Master of Puppets

He worked aliens on “Men in Black,” operated penguins in “Batman Returns”and helped bring the brontosaurus to life in the first “Flintstones” movie, but ace puppeteer Len Levitt says his most rewarding work was the children’s show “Alef … Bet … Blast-Off!”

Levitt — who brings his puppets to Jewish Community Library on Oct. 14 — created the show on Jewish Television Network (JTN). For decades, he has toured the nation, entertaining Jewish children.

Perhaps the fact his career started at age 12, while attending Kehillat Israel in Pacific Palisades, had something to do with it.

“They brought in a nice Presbyterian woman who made marionettes for children,” said Levitt, 44, who operated his King Ahasuerus puppet for the shul’s Purim spiel.

With buddies John Seed and Sean Cassidy (no relation to the ’70s teenage heartthrob), Levitt created Puppet Conspiracy, a group that performed at churches and synagogues. They had a staunch supporter in Cassidy’s father, the late actor Ted Cassidy (Lurch on “The Addams Family”).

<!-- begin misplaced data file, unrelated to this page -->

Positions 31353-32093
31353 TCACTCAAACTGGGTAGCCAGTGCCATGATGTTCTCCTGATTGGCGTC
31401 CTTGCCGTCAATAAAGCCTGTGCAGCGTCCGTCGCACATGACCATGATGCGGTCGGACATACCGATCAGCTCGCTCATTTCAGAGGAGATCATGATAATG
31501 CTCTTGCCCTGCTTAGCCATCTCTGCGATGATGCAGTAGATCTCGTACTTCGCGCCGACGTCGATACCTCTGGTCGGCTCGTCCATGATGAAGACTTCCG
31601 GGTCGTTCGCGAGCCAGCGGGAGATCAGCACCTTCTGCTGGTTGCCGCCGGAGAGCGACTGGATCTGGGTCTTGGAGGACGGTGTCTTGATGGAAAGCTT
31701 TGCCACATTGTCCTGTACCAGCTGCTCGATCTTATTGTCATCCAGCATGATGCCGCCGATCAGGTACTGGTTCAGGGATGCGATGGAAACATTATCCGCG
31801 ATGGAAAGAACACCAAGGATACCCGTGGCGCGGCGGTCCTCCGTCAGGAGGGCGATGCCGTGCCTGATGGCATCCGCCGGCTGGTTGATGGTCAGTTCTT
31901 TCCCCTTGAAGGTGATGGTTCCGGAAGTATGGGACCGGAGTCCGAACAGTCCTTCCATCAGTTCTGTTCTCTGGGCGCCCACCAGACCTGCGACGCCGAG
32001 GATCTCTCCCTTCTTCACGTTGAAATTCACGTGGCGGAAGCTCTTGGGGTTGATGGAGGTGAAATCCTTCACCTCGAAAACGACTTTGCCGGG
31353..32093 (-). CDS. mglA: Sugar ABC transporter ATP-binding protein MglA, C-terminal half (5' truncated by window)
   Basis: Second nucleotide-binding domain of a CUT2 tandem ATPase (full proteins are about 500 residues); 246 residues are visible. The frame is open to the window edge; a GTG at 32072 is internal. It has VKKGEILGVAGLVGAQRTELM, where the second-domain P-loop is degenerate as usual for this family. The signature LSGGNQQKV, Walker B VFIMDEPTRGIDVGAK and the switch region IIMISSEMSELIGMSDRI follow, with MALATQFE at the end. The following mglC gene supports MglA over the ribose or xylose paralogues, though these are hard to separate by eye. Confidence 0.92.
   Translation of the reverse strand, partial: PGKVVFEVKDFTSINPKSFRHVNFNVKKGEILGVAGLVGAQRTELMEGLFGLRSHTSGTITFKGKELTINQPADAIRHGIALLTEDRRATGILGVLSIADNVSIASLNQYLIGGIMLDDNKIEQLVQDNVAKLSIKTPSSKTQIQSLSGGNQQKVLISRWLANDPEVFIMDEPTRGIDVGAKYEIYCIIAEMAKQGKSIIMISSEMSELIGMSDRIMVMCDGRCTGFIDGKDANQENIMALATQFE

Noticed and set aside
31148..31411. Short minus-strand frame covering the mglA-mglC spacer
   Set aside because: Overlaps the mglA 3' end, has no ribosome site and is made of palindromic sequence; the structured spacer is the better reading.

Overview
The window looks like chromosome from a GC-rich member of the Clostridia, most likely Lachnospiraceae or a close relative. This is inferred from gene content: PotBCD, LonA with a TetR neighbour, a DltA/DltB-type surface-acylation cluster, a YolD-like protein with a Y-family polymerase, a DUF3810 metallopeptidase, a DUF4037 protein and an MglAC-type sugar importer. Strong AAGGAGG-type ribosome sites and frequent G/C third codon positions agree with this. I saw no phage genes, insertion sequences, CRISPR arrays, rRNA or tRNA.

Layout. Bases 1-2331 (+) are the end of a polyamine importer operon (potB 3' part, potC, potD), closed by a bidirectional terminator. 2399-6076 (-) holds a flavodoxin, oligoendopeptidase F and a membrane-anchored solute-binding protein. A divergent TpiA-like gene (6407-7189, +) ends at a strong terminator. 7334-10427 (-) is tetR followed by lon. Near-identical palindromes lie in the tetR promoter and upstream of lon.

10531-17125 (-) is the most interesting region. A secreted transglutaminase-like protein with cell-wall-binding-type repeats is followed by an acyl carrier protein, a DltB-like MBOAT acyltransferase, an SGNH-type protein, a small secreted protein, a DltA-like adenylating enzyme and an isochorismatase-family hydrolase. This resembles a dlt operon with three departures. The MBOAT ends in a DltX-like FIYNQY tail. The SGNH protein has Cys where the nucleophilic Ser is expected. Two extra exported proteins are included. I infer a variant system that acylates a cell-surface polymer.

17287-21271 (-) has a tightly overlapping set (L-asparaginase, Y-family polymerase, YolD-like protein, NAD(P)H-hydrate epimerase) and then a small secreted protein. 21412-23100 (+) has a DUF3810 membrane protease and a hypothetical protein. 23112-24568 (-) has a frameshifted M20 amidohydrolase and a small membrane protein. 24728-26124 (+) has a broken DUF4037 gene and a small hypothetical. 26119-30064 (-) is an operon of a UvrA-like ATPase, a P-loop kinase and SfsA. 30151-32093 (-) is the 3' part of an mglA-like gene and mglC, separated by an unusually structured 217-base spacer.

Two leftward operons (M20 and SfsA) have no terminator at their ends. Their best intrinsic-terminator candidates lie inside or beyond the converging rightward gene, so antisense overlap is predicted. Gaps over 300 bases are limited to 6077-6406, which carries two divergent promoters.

“In eighth grade, we made a film,” Levitt recalled. “Ted helped edit the script, and coached us on filmmaking.”

After receiving his master’s degree in puppetry in the mid-1980s, Levitt went to production company Alchemy II, home of talking teddy bear Teddy Ruxpin, at the height of that toy’s popularity. He built characters, wrote scripts for Ruxpin programs and even acted.

At the time, there were no shows about Jewish holidays, Levitt said, so he created “Chanukah at Bubbe’s” and “Passover at Bubbe’s.” The videos impressed JTN’s Jay Sanderson, who greenlighted “Alef … Bet … Blast Off!” (1994 -1998).

Outside Jewish foam-and-felt circles, Levitt made movies, was hired for various “Star Trek” series and landed the Holy Grail of puppet gigs, working for the late Jim Henson on what turned out to be Henson’s last project, “Muppetvision 3-D,” a Disney attraction.

“He had a very clear idea of getting what he wanted,” Levitt said. “Jim was a pleasure on the set.”

But, Levitt’s heart will always be in Jewish children’s entertainment, he said. “When I do a show in Minneapolis or Fort Lauderdale, it stills brings tears to my eyes, seeing a roomful of Jewish kids who are interested and having a great time.”

Len Levitt visits the Jewish Community Library on Oct. 14. For information, call (323) 761-8648. For more info, visit .